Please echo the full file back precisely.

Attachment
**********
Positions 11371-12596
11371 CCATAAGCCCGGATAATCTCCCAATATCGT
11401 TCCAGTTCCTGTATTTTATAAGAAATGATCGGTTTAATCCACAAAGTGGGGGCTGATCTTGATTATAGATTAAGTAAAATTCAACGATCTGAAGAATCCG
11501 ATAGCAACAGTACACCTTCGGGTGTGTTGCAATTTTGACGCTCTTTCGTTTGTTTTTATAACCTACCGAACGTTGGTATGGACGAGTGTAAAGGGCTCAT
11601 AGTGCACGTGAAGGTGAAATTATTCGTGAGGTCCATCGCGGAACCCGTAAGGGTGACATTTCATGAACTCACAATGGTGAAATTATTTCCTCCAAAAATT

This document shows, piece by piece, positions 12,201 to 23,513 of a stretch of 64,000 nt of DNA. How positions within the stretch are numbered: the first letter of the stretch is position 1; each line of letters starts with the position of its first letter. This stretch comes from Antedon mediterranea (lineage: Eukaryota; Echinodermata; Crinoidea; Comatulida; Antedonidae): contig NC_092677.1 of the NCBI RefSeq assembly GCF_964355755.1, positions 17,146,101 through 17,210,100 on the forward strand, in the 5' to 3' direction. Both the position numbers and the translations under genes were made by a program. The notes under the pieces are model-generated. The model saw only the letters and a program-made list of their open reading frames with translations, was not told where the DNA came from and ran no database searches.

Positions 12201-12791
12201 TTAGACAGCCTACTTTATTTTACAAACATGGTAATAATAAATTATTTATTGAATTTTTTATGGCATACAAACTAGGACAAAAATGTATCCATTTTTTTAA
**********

Positions 11371-12596
11371 CCATAAGCCCGGATAATCTCCCAATATCGT
11401 TCCAGTTCCTGTATTTTATAAGAAATGATCGGTTTAATCCACAAAGTGGGGGCTGATCTTGATTATAGATTAAGTAAAATTCAACGATCTGAAGAATCCG
11501 ATAGCAACAGTACACCTTCGGGTGTGTTGCAATTTTGACGCTCTTTCGTTTGTTTTTATAACCTACCGAACGTTGGTATGGACGAGTGTAAAGGGCTCAT
11601 AGTGCACGTGAAGGTGAAATTATTCGTGAGGTCCATCGCGGAACCCGTAAGGGTGACATTTCATGAACTCACAATGGTGAAATTATTTCCTCCAAAAATT

This document shows, piece by piece, positions 12,201 to 23,513 of a stretch of 64,000 nt of DNA. How positions within the stretch are numbered: the first letter of the stretch is position 1; each line of letters starts with the position of its first letter. This stretch comes from Antedon mediterranea (lineage: Eukaryota; Echinodermata; Crinoidea; Comatulida; Antedonidae): contig NC_092677.1 of the NCBI RefSeq assembly GCF_964355755.1, positions 17,146,101 through 17,210,100 on the forward strand, in the 5' to 3' direction. Both the position numbers and the translations under genes were made by a program. The notes under the pieces are model-generated. The model saw only the letters and a program-made list of their open reading frames with translations, was not told where the DNA came from and ran no database searches.

Positions 12201-12791
12201 TTAGACAGCCTACTTTATTTTACAAACATGGTAATAATAAATTATTTATTGAATTTTTTATGGCATACAAACTAGGACAAAAATGTATCCATTTTTTTAA